Four Decision Algorithms for Cognitive Agens Learning How to Cross an Intersection of Minor and Major Roads and Analysis of Their Performance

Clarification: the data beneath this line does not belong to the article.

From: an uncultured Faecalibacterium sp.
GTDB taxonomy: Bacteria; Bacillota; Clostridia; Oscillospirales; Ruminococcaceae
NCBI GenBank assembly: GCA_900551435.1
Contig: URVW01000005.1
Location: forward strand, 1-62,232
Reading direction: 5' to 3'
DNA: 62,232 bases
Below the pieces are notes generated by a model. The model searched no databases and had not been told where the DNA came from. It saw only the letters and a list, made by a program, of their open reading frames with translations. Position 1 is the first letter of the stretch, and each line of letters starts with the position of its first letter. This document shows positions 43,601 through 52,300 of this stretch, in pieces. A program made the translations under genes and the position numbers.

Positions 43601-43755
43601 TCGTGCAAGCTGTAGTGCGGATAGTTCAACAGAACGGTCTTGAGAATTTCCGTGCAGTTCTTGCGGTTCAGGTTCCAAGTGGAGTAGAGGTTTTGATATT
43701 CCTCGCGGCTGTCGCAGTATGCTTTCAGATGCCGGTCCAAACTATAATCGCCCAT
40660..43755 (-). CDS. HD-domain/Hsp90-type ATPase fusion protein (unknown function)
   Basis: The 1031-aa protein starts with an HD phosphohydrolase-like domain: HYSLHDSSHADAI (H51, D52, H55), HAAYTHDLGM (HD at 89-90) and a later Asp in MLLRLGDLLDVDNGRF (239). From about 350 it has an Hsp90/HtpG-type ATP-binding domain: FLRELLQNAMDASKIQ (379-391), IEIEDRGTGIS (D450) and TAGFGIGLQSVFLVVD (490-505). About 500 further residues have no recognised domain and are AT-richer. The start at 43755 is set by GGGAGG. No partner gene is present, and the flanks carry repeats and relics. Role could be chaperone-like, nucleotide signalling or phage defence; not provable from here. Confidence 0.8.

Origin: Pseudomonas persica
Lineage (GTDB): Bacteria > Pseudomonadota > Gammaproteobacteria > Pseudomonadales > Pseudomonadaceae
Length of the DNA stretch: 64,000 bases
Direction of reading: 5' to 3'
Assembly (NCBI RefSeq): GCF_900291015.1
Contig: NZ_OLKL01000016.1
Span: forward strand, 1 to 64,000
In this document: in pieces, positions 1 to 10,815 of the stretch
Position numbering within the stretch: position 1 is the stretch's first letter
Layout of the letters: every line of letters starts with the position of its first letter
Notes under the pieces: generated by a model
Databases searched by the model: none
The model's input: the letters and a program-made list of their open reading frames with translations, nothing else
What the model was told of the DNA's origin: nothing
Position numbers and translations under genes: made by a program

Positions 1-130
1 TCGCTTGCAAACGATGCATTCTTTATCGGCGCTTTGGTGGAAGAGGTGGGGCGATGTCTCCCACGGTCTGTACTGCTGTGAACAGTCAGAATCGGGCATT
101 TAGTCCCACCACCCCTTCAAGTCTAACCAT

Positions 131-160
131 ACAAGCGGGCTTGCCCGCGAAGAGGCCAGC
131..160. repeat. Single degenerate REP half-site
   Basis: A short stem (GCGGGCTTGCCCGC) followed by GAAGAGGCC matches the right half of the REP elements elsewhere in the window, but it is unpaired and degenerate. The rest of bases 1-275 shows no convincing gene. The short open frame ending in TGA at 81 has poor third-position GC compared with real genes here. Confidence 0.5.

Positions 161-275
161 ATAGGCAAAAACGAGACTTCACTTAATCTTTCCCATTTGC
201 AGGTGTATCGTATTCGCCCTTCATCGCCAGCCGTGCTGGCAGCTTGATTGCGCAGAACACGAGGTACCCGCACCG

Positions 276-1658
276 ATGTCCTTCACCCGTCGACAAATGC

Cognitive agents can be used to simulate autonomous robots, which have the ability of perceiving, reasoning, judging and learning information and then reacting to this information and to the environment. In this thesis a model of simple cognitive agents learning to cross an intersection of minor and major roads is introduced. In the model the major and minor roads are modeled by cellular automata. The cars on the major road move in accordance with the modified rules of the Nagel-Schreckenberg model and the cognitive agents on the minor road learn to cross the major road using an observational social learning process. The thesis introduces four new decision algorithms for the cognitive agents to learn to cross the intersection and investigates cognitive agents’ learning performance for these algorithms and for the realistic values of the car traffic parameters. The thesis investigates the effects of the model parameters on the cognitive agents’ learning performance using various statistical performance indicators. Also, the thesis compares the performance of the four new decision algorithms with the performance of the previous decision formula used by the cognitive agents. The results obtained from the statistical analysis indicate that the four new decision algorithms have distinctively different performances for the different selection of the values of the model parameters.